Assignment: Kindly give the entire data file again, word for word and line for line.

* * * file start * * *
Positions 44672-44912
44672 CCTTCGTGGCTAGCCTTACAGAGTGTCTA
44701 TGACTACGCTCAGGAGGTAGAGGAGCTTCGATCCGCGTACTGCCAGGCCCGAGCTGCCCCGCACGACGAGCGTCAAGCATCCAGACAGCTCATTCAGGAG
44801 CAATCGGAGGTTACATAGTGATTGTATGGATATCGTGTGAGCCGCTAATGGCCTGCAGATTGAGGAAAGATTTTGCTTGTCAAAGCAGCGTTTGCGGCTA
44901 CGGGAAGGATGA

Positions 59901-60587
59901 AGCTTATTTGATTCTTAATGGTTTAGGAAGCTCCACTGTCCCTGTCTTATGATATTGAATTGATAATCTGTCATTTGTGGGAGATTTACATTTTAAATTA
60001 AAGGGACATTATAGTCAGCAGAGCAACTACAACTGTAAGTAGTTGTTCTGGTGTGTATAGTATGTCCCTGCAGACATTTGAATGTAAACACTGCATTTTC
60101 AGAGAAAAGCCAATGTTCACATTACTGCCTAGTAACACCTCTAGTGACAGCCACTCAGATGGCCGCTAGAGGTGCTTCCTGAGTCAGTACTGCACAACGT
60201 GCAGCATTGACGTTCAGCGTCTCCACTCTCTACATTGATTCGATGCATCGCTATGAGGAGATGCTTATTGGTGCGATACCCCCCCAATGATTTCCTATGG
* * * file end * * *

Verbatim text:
Positions 44672-44912
44672 CCTTCGTGGCTAGCCTTACAGAGTGTCTA
44701 TGACTACGCTCAGGAGGTAGAGGAGCTTCGATCCGCGTACTGCCAGGCCCGAGCTGCCCCGCACGACGAGCGTCAAGCATCCAGACAGCTCATTCAGGAG
44801 CAATCGGAGGTTACATAGTGATTGTATGGATATCGTGTGAGCCGCTAATGGCCTGCAGATTGAGGAAAGATTTTGCTTGTCAAAGCAGCGTTTGCGGCTA
44901 CGGGAAGGATGA

Positions 59901-60587
59901 AGCTTATTTGATTCTTAATGGTTTAGGAAGCTCCACTGTCCCTGTCTTATGATATTGAATTGATAATCTGTCATTTGTGGGAGATTTACATTTTAAATTA
60001 AAGGGACATTATAGTCAGCAGAGCAACTACAACTGTAAGTAGTTGTTCTGGTGTGTATAGTATGTCCCTGCAGACATTTGAATGTAAACACTGCATTTTC
60101 AGAGAAAAGCCAATGTTCACATTACTGCCTAGTAACACCTCTAGTGACAGCCACTCAGATGGCCGCTAGAGGTGCTTCCTGAGTCAGTACTGCACAACGT
60201 GCAGCATTGACGTTCAGCGTCTCCACTCTCTACATTGATTCGATGCATCGCTATGAGGAGATGCTTATTGGTGCGATACCCCCCCAATGATTTCCTATGG